Five years ago today was the first day of my mission. I entered three days shy of my 21st birthday, an eager girl, ready to take on the world and all its problems.
(LDS girls can choose to serve an 18 month mission when they are 21 or older. They are assigned to an area of the world to preach the gospel of Jesus Christ and serve the less fortunate. I was assigned to Argentina, Resistencia.)
Serving a mission was never much of a choice for me. I had always wanted to do it, and I always knew I would. When my 21st birthday rolled around I said goodbye to my studies, my friends, and my boyfriend (I mean, come on, someone had to clear the path for Hubs!) and shipped out to Argy. The months and weeks leading up to my departure I was stoked out of my mind. I told everyone I wasn't scared. Are you kidding? Not me. No way. This is is the adventure of a lifetime, stop wasting my time with that sappy stuff!
it wasn't until I had said goodbye to my family that I realized I might be in over my head. Suddenly I was afraid. Afraid that I had made a commitment I couldn't keep. I sobbed uncontrollably my first three nights. Just crawled up in that bunk bed, and when I was sure the other girls were asleep I bawled into the loving arms of my pillow. I was sure I had made a mistake. A year and a half was just too long to go without seeing friends and family. Who was I kidding? Argentina? Spanish? Third world? I was just some little blonde girl who thought she had a lot of spunk but was really no more than a lot of talk. I remember wondering those first three nights if I'd made a terrible mistake. Could I go back home now? What would I say? "Um... yah... I changed my mind. Wasn't really working out..."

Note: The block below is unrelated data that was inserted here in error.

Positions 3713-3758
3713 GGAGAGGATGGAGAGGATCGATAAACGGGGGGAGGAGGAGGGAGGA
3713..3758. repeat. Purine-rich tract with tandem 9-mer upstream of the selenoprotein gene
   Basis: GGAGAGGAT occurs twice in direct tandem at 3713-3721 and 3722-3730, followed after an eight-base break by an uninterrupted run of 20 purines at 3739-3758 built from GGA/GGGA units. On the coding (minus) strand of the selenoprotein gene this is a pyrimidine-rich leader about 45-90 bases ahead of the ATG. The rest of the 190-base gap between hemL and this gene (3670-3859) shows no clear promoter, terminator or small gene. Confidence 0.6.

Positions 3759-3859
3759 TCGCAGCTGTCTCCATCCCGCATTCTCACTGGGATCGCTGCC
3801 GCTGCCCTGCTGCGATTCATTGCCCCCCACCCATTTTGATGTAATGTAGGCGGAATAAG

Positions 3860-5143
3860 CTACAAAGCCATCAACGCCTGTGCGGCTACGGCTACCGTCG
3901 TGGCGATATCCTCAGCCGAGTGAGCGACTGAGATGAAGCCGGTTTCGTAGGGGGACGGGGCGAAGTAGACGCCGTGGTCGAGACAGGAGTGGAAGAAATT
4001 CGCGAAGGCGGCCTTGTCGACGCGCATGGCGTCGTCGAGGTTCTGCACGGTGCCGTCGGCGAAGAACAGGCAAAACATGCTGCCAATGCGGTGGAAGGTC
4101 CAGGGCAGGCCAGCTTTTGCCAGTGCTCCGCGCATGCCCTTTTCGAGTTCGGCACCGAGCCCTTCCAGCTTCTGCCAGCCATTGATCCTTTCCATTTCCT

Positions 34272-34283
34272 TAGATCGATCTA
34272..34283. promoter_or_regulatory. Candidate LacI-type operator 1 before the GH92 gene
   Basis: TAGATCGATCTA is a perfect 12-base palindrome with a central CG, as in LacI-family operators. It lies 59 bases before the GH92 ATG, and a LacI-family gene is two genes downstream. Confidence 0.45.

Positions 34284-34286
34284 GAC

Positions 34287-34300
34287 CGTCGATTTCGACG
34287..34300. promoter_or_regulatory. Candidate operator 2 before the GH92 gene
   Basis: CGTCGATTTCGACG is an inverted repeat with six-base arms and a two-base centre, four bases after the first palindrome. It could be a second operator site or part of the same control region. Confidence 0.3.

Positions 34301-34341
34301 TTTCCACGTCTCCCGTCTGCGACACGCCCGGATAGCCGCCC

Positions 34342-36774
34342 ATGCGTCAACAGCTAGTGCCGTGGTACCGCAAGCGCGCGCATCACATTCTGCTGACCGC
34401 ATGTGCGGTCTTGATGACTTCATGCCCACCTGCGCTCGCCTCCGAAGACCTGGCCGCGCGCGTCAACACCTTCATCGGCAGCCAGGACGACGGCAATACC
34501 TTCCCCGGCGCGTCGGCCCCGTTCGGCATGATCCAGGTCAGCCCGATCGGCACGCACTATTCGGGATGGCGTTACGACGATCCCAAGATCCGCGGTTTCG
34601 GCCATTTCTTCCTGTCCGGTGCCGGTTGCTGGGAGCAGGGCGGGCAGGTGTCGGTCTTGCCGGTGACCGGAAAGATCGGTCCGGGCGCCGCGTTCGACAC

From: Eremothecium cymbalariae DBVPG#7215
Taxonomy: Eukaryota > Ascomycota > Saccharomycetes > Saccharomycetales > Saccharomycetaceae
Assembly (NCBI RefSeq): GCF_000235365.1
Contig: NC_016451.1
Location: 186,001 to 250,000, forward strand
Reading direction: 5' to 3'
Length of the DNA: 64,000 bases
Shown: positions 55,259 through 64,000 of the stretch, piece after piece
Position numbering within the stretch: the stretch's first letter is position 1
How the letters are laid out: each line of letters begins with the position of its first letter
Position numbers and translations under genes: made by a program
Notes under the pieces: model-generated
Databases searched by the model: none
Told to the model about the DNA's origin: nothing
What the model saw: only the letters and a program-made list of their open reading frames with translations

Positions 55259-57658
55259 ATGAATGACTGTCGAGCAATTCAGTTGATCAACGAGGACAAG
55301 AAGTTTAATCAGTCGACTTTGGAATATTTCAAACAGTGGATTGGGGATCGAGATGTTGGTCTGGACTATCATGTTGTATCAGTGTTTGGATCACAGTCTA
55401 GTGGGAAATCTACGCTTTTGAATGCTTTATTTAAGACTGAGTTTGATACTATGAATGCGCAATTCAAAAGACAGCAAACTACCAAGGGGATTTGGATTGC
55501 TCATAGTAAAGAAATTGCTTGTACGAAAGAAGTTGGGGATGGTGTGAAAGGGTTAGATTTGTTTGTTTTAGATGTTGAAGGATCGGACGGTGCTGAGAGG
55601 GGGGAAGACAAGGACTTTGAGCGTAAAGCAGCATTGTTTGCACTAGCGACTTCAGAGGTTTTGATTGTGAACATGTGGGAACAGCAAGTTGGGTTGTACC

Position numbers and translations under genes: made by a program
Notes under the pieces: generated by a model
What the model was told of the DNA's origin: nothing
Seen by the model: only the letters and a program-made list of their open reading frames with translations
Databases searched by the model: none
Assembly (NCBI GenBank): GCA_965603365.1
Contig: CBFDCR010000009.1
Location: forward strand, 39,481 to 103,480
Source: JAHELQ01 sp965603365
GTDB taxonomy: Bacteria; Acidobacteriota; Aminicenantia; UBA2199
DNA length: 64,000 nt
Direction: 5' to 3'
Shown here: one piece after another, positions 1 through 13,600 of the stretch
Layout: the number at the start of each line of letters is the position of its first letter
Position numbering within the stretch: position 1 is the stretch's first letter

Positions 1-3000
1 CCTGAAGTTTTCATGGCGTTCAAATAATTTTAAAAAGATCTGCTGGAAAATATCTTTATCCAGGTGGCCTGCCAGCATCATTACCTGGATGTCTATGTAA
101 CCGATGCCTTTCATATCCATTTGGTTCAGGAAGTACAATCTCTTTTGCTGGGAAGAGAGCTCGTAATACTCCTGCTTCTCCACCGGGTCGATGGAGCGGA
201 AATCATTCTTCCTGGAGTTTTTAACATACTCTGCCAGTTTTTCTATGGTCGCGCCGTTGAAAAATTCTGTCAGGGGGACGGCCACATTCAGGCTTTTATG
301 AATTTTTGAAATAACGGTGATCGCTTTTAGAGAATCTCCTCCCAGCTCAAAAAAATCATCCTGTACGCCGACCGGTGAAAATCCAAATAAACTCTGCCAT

The first few months of my mission I prayed so hard that time would go by quickly so that I could go home. The only thing that seemed to console me was that I had never met a missionary who had been stuck on his mission forever. Everyone I had ever known who had served a mission had come home from that mission. Surely that meant I would come home too.
And then it was eighteen months later.
The night before I left my last area, Christmas Eve 2008, I remember lying on the roof next to my companion (100+ degrees in December), watching the crazy Argentinian fireworks and trying to take it all in. I thought of all the people I had met, the experiences I'd had, the lessons I'd learned. What if I hadn't come at all? What if that first night in my bunk I had called on home and said "Hey. I changed my mind. This isn't for me. If it's okay with you, I think I'd like to just go on living my life how it was- studying, hanging out with loser boys, having a constant party with my roommates."
I was so thankful that night for 20 year old Bonnie. The Bonnie who had wanted to go home but didn't. The Bonnie that was scared and homesick and nervous and had absolutely no idea how great the next year and a half would be. If 22 year old Bonnie could say anything to that weepy, 20 year old Bonnie it would be "Thank you. Thank you for staying." And if 20 year old Bonnie could have any of the knowledge that 22 year old Bonnie had, I don't think 20 year old Bonnie would be crying. Not a teardrop.
It makes me think about everything that God has in store for us in our lives. How many things there are that we want to run away from, or that we don't understand, but that will hold for us countless blessings if we see them through. Sometimes I want so badly to see the end from the beginning, to know what the purpose is of the trials, the work, the refining...
And it makes me wonder...
What does 31 year old Bonnie know?
What does 55 year old Bonnie know?
What does 72 year old Bonnie know?
|The day I left on my mission. I know I have pictures of the whole family saying goodbye to me, but I can't find them ANYWHERE!|
|December 27, 2008.|